Real Recognition™ is all about transferring positive feelings and emotions that you felt about someone’s actions and conveying those feelings to the other person. That way they can feel similarly as you did about their meaningful behaviors.
When expressing recognition to a person, this is not about your aggrandizement. Recognition is not an ego trip for highlighting you as the giver of the praise. Giving sincere and authentic recognition must always focus on the recipient, the person you want to acknowledge.
How can you make sure the recognition you give a person is about them and not about you?
The easiest way to ensure your recognition is more about the recipient rather than yourself is to think less about yourself and more about other people. Follow these suggestions to move you more in that direction.
Develop a Gratitude Mindset
Actively practice gratitude daily.
It may not be that easy at first. The key is doing some kind of activity that focuses you on gratitude thinking. For example, the classic recommendation is keeping a gratitude journal. I have done this for several weeks at a time and it is amazing what you stop to think about. Self-reflection is a powerful exercise in finding good around you.
My youngest son has written for several years, and continues to write, a daily Facebook post under the hashtag #givethanks. He writes about the ordinary things I know I take for granted. By having a regular practice of expressing gratitude, you will think less about yourself and more about others. This is essential for giving recognition and focusing on the recipient.
You might have to stop in your day to express gratitude. You might share what you are thankful for at the dinner table as a family, or with others, and each taking turns to do the same. Or taking time out at a break or during lunchtime to stop, reflect, and silently, or verbally out loud, say something you’re grateful for. You can even make time to think of your colleagues and leaders and what you are grateful for because of them.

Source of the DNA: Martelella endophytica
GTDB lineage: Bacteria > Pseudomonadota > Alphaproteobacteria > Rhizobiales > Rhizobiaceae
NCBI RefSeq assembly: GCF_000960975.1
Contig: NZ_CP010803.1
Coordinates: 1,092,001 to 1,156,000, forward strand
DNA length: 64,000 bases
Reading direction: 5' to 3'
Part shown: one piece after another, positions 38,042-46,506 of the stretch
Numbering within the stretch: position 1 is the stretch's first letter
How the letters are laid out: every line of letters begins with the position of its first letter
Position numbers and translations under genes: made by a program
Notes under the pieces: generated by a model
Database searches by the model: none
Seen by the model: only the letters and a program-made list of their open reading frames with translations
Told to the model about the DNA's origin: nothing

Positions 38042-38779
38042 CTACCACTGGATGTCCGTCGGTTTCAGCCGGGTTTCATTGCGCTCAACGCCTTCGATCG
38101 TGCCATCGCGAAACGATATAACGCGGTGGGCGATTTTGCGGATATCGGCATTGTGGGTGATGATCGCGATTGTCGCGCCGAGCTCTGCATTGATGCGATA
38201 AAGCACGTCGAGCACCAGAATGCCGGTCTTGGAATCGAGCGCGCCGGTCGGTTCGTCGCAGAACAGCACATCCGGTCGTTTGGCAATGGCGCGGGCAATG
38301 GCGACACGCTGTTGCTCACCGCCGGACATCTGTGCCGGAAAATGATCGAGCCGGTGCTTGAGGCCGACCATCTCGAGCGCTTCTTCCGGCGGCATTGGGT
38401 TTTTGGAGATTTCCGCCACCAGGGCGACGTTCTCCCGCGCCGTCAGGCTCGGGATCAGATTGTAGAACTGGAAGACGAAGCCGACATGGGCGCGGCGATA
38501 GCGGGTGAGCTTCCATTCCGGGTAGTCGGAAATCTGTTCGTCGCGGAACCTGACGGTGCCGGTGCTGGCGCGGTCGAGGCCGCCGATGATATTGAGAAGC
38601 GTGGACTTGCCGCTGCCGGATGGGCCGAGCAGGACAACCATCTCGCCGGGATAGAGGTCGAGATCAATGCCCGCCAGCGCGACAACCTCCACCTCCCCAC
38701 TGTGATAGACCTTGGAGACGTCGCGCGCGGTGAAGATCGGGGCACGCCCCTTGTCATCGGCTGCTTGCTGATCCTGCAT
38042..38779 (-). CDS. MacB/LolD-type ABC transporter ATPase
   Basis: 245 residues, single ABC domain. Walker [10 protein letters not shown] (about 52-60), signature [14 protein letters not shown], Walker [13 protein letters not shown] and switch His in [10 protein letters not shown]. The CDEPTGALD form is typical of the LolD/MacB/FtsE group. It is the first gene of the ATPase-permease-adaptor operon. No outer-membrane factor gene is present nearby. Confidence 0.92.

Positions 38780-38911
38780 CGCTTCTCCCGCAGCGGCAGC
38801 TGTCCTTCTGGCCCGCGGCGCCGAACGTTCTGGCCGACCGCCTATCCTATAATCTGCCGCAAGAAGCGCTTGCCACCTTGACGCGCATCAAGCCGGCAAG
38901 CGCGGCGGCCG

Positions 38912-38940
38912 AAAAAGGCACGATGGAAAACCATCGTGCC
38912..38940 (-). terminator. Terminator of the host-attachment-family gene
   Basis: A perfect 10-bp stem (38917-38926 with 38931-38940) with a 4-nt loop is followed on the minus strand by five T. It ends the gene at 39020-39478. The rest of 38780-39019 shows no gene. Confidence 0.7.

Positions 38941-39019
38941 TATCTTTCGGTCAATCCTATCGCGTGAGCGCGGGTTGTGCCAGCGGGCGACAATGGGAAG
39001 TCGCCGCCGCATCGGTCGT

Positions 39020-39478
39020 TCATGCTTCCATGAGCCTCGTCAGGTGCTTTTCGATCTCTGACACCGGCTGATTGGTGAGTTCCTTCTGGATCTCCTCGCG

Become a People Watcher.
Become a keen observer of people around you.
Observe everything about the people you work with and those who live around you. Instead of judging or questioning why people do the things they do, learn to appreciate and respect people’s differences. We all have quirks and interesting qualities. There are reasons we act the way we do. Sit down and converse with people or videoconference with them to get to know them better. The more you can socially interact with people, you’ll develop greater appreciation for them.
To think about recognition in the eyes of the receiver of recognition, you need to see more about them and their lives. Make mental note of what you see and even take written notes, too. Discover what gets people excited about life. What is it that motivates them?
It is easy to pass up on these things because we don’t stop to observe or ask people questions.
Know Your Employees
Learn your employee’s recognition preferences.
Sit down with them for 10 to 15-minutes and discover what makes recognition meaningful and memorable to them. Find out how they feel about being recognized in a public setting. Or, if they like to be recognized in person, are there still a few people they would like to share the recognition with? What are their favorite foods and beverages? What are their hobbies and interests? Could you use this information to give more effective recognition?